11. A pressure sensor according to claim 9, wherein the pressure sensor structure defines a leading side configured to face an upstream end of the conduit during positive flow toward the patient, the leading side configured to substantially produce the localized pressure drop in the gas flow as gas flows around the leading side.
12. A pressure sensor according to claim 9, wherein the gas inlet is aligned generally parallel with a direction of gas flow through the conduit from an upstream location to a downstream location.
13. A pressure sensor according to claim 9, wherein a portion of the pressure sensor structure extending into the conduit includes a substantially triangular or substantially T-shaped cross section.
14. A pressure sensor according to claim 9, wherein the pressure sensor structure defines:
a leading side facing an upstream end of the conduit and configured to affect the gas flow as the gas flow encounters the pressure sensor structure; and
an inlet side facing a downstream end of the conduit, the inlet side having a substantially flat structure having the gas inlet formed therein.
15. A method for controlling pressure delivered to a patient of a breathing assistance system, comprising:
determining a target pressure setting;
controlling a gas delivery device to generate a gas flow to a patient, the gas flow based at least on the target pressure setting;
receiving pressure measurements from a pressure sensor operatively coupled to a conduit coupled to the gas delivery device, the pressure sensor being spaced apart from the patient and including a structure configured to create a localized pressure drop in the gas flow that compensates for an inherent pressure drop in the gas flow related to the distance between the pressure sensor and the patient and unrelated to the pressure sensor, such that the pressure measured by the pressure sensor spaced apart from the patient approximates the actual pressure of the gas flow at the patient; and
adjusting the gas delivery device based at least on the pressure measurements received from the pressure sensor.
16. A method according to claim 15, further comprising:
comparing one or more pressure measurements received from the pressure sensor to the target pressure setting; and
adjusting the gas delivery device based at least on the comparison between the one or more pressure measurements received from the pressure sensor and the target pressure setting.
17. A method according to claim 15, wherein:
the gas flow generated by the gas delivery device flows through the conduit in a first direction from an upstream location to a downstream location during positive gas flow toward the patient; and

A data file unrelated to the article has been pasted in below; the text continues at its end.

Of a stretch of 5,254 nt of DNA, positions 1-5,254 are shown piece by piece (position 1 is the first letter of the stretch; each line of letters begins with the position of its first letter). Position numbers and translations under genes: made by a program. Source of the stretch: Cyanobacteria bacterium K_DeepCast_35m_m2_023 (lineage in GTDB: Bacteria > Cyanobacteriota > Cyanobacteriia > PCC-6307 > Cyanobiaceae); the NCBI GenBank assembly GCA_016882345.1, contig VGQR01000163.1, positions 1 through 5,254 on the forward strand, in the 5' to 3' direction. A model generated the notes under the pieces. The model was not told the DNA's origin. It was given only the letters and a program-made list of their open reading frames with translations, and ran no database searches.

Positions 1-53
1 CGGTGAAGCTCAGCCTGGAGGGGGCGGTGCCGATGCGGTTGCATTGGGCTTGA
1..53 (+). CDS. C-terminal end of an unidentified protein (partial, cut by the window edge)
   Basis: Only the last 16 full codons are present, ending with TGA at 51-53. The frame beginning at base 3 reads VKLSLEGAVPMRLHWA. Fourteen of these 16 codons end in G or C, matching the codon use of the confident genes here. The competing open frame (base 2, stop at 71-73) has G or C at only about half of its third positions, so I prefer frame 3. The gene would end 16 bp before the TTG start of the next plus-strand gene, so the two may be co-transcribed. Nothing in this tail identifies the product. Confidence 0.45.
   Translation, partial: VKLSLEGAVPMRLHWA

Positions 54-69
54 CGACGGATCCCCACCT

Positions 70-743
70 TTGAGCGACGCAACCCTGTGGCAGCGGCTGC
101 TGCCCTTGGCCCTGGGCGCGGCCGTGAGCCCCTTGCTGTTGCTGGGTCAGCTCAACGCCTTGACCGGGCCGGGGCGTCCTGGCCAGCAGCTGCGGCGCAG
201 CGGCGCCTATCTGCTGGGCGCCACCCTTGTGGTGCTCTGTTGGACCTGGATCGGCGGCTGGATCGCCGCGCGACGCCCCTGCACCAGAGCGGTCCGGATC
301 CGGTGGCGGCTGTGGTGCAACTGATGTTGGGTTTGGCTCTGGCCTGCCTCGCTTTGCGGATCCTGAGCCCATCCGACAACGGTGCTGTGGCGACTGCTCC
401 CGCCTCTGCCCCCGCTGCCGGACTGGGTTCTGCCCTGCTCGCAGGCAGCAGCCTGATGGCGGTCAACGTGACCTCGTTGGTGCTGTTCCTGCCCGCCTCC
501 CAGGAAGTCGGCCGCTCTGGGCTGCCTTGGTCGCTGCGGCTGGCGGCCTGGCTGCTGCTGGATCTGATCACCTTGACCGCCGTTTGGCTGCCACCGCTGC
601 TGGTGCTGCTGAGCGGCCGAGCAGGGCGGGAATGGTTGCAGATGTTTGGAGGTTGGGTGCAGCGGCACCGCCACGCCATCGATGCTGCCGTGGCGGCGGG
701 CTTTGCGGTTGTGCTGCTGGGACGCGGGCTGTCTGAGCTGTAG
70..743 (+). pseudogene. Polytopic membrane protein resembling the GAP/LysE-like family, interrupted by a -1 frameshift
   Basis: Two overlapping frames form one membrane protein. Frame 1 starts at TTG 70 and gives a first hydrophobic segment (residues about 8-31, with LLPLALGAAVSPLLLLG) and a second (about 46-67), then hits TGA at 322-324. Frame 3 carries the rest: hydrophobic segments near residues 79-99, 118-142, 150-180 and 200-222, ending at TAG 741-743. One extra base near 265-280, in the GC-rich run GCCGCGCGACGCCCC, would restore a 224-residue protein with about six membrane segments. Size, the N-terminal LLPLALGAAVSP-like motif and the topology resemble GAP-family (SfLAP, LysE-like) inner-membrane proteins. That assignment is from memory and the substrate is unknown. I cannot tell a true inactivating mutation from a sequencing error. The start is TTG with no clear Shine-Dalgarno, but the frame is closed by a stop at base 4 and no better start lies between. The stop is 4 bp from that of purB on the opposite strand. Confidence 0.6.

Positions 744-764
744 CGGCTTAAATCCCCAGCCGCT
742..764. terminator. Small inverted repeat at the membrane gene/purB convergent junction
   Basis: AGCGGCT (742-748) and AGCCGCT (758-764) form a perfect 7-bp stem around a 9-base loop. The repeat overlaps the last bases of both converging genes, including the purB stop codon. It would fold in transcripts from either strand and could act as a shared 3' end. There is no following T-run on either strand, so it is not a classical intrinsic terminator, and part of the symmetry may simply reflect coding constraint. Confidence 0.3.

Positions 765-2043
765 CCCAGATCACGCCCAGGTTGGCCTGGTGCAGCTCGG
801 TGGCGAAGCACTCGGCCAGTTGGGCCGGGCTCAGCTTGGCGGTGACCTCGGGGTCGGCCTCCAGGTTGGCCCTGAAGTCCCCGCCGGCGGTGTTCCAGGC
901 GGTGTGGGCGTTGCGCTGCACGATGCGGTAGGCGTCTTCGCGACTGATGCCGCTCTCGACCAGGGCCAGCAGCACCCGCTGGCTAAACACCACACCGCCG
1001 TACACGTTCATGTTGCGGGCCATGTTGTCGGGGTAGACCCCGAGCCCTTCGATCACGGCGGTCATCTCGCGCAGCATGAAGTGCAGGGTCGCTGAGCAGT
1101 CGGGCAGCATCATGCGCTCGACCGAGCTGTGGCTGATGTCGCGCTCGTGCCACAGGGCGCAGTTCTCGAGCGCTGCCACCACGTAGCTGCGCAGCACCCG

the pressure sensor structure defines a gas inlet formed in an inlet side facing the downstream location, the gas inlet configured to receive gas for pressure measurement.
18. A method according to claim 17, wherein the gas inlet is aligned generally parallel with the first direction of gas flow through the conduit from the upstream location to the downstream location.
Description
TECHNICAL FIELD

The present disclosure is related to systems and methods for managing pressure in a breathing assistance system, e.g., a ventilator or continuous positive airway pressure (CPAP) device.

BACKGROUND

Breathing assistance systems such as ventilators and Continuous Positive Airway Pressure (CPAP) devices are used to provide various types of breathing assistance to patients. Typically, a patient is connected to a breathing assistance system by a connection system, which may include, for example, a patient circuit, a mask, nasal pillows, tracheal tube, and/or other conduits and connection devices. A CPAP device may be used for treatment of obstructive sleep apnea syndrome. Such a device may deliver pressurized air to the patient, which keeps the patient's upper airways from collapsing during sleep. In some breathing assistance systems, data regarding the pressure delivered to the patient or the pressure at the patient end of the connection system, is useful to the breathing assistance system, e.g., as feedback to the system or as an input for controlling the operation of the system.

When delivering gas to a patient via a patient connection system, it is often useful or necessary to measure or determine the pressure near the patient end of the connection system (e.g., patient circuit). However, it is often difficult or impractical to measure the pressure near the patient end of the connection system, e.g., due to extra costs, tubing, and/or other practical concerns associated with providing a pressure sensor near the patient end of the connection system. Thus, the pressure may be measured near the gas delivery device of the breathing assistance system (e.g., the ventilator system or CPAP box). For example, a pressure sensor may be located just outside or within the housing of the ventilator or CPAP box. However, the pressure measured near the gas delivery device (i.e., remote from the patient end of the connection system) may not provide the most accurate data regarding the actual pressure at the patient end of the connection system, based at least in part on pressure drop effects inherent in a patient connection system.

SUMMARY

According to one embodiment of the present disclosure, a breathing assistance system for providing breathing assistance to a patient is provided. The breathing assistance system may include a ventilation system for supplying a gas flow, a patient connection device for connection to the patient, a conduit operatively coupled between the ventilation system and the patient connection device, and a pressure sensor configured to measure the pressure of the gas flow through the conduit. The pressure sensor may include a structure configured to create a localized pressure drop in the gas flow proximate the pressure sensor structure.